It's tricky, explaining what it means to be black in America at this peculiar moment, mainly because the narrative's dominant theme is decline. "You're airing our dirty laundry," a black lawyer told me over brunch one recent Sunday, after I explained this story's theme. In the fall of 2009, shortly after I began a 14-month reporting assignment in Detroit for Time magazine, a black doctor threw a party at her sprawling home in the city's leafy Palmer Woods neighborhood, one of the last relatively affluent enclaves. Much of the region, particularly African-Americans, were outraged over the opening stories in our coverage, so the hostess, and her friends, wanted a word. The essential message: Inside Time's pages, pretend the black middle class is doing just fine.
It was delusional. Detroit is the country's most populous majority-black city. Historically, it's had one of America's highest black homeownership rates. But more than one-third of the city's black borrowers — including some of the martini-sipping doctors, lawyers, politicos and auto execs in the room that October night — have lost their homes, or they're on the brink. The truth is, many of us are on a cliff, watching this widening gulf of black poverty and dysfunction, fearful that we're just a heartbeat or two away.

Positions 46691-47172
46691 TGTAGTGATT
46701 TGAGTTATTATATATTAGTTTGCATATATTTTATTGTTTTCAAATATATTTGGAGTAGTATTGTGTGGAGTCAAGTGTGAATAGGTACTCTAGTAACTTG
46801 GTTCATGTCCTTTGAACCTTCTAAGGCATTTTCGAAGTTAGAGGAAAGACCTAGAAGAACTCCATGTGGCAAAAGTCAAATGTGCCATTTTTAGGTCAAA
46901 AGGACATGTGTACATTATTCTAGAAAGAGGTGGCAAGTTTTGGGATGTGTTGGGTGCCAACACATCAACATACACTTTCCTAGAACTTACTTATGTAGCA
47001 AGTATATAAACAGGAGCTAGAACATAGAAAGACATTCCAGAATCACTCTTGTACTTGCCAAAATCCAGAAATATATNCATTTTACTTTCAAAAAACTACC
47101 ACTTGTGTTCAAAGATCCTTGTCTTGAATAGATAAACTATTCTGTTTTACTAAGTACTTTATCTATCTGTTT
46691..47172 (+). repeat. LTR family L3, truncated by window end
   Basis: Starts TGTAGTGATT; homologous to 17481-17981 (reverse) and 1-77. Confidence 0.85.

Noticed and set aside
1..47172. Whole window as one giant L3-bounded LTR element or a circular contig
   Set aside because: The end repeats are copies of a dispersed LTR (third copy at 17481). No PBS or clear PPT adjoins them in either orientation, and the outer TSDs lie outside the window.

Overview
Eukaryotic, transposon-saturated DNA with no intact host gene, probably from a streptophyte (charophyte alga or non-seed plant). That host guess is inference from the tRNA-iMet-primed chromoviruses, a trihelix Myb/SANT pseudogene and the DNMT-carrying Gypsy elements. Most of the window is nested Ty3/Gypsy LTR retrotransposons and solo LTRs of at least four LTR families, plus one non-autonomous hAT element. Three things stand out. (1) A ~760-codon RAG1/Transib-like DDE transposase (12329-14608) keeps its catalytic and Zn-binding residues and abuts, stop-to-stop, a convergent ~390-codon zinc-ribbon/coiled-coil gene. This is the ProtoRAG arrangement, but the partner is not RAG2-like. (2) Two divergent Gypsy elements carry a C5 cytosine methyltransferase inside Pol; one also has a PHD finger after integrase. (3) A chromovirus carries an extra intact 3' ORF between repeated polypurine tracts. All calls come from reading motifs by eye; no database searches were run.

Something is happening in the culture that conflicts with the dreamy image of black progress that Obama's presidency projects. In this supposedly post-racial moment, we no longer even have the license, or the language, to identify a fundamental source of the problems we see mounting in the offices in Chicago's Loop, and on the streets of suburban Orlando: the enduring effects of racism. That's no longer an acceptable explanation for society at large. Hardly anyone, it seems, wants to admit the truth: nearly a half-century of financial, political and social gains are being reversed, perhaps permanently, and the post-civil rights era may come to resemble Reconstruction's fleeting progress. "The whole premise of the civil rights movement was to give our children a better future than we had. But it's all going backwards," said Marian Wright Edelman, a veteran of that movement, adding: "We face the worst crisis since slavery."